Goldman Sachs is down but not yet out in the Gulf

Abu Dhabi’s Mubadala said last week it won’t hire the Wall Street firm beyond current contractual commitments

  
The logo of Goldman Sachs is displayed in their office located in Sydney, Australia, May 18, 2016.

The logo of Goldman Sachs is displayed in their office located in Sydney, Australia, May 18, 2016.

REUTERS/David Gray/File Photo

LONDON - Goldman Sachs is getting a bit of a kicking in the Gulf. Abu Dhabi’s sovereign wealth fund, Mubadala, said last week it won’t hire the Wall Street firm beyond current contractual commitments. The $225 billion investment fund, a regional behemoth, blamed ongoing litigation over the Malaysian 1MDB scandal that left it on the hook for billions of dollars in losses. Yet the cold shoulder could prove manageable.

Goldman’s public de-friending isn’t great branding for the bank run by David Solomon. Abu Dhabi is the richest and most powerful emirate in the United Arab Emirates, and a strong ally of uber-rich Saudi Arabia. The opprobrium of one of its two huge funds could complicate future advisory mandates with other big clients like Abu Dhabi Investment Authority (ADIA) and Abu Dhabi National Oil Company. Even public-sector clients in neighbouring Dubai could think twice about hiring Goldman. In the last three years, UAE on average provided three-fifths of Goldman’s investment bank fee revenues in the Middle East and North Africa, Refinitiv data shows.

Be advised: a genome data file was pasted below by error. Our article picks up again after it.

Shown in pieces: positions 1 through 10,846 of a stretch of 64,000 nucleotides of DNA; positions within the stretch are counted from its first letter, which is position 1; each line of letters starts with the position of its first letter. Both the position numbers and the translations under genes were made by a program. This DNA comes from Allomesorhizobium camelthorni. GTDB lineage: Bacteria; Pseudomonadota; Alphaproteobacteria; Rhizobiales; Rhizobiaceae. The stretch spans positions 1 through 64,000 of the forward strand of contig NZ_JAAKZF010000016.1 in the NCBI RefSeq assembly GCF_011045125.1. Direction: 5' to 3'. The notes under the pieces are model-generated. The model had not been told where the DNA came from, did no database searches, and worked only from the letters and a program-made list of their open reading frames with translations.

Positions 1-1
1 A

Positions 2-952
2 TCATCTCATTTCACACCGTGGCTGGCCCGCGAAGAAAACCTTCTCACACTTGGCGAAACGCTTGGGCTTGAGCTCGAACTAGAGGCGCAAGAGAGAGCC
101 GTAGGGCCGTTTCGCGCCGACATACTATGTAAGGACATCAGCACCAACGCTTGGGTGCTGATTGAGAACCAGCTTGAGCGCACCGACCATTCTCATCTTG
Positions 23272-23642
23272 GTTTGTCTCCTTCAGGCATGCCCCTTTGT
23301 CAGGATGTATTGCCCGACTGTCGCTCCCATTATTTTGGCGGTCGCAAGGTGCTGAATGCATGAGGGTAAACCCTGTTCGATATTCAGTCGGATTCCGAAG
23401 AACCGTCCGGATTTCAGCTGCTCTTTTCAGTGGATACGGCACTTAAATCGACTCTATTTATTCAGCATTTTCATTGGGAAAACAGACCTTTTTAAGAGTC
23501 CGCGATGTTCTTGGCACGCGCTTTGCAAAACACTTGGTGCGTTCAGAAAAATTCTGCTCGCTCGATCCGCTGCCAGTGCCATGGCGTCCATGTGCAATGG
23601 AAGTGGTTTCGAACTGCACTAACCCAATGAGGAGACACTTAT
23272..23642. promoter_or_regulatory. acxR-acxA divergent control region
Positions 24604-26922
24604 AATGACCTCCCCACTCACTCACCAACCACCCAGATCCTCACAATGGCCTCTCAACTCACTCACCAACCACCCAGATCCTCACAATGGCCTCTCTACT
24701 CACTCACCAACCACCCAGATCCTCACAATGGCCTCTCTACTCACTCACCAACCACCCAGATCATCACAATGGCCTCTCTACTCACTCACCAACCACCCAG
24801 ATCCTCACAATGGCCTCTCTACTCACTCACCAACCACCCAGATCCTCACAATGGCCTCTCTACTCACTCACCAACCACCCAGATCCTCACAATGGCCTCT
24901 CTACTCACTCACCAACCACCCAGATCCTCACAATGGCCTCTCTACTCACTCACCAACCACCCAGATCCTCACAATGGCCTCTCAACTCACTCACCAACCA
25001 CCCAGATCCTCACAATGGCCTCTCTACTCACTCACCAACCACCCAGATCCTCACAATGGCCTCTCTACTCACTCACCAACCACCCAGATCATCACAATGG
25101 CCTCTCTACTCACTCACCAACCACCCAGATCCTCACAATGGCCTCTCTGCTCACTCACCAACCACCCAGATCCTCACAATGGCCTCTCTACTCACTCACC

Yet Mubadala’s spurn might not pan out disastrously longer term. Private-sector clients in Dubai are still free to hire Goldman. And while a spate of privatisations in Saudi Arabia is slow to get going – most obviously energy giant Saudi Aramco’s IPO – the bank is already advising Riyadh’s Public Investment Fund and several other Saudi companies. Qatar may also be a source of increased deal flow.

A better reason for Solomon to remain sanguine may be the way U.S. banks routinely weather seemingly relationship-ending storms. JPMorgan boss Jamie Dimon snubbed Saudi’s Future Investment Initiative in October following the murder of Washington Post columnist Jamal Khashoggi by Saudi agents. Yet the New York bank is advising Aramco on a mega debt sale. Meanwhile, ADIA – Abu Dhabi’s other big sovereign wealth fund – provides a live example of an ability to move on.

A decade ago, ADIA had just handed over $7.5 billion to help recapitalise crisis-hit Citigroup. When Citi required further bailouts and the fund lost its shirt, both sides became embroiled in a legal battle. Yet despite a lean year in 2014, Citi has topped Dealogic’s UAE fees league table in two out of the last three years. This sort of capacity to look beyond individual spats implies Goldman’s time in the doghouse might be similarly time-limited.

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CONTEXT NEWS

- Abu Dhabi state investor Mubadala said on March 14 it had suspended new business dealings with Goldman Sachs following the filing of a lawsuit by its subsidiary in November to recover losses suffered through dealings with Malaysian state fund 1MDB.

- “We have suspended any activities with Goldman Sachs pending outcome of the litigation,” Brian Lott, spokesman of Mubadala Investment Co, said in response to questions from Reuters.

- “The only exceptions are engagements signed prior to the litigation, which will continue as per contractual terms,” he said.

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(The author is a Reuters Breakingviews columnist. The opinions expressed are his own.)

(Editing by Rob Cox and Bob Cervi) ((george.hay@thomsonreuters.com; Reuters Messaging: george.hay.thomsonreuters.com@reuters.net))


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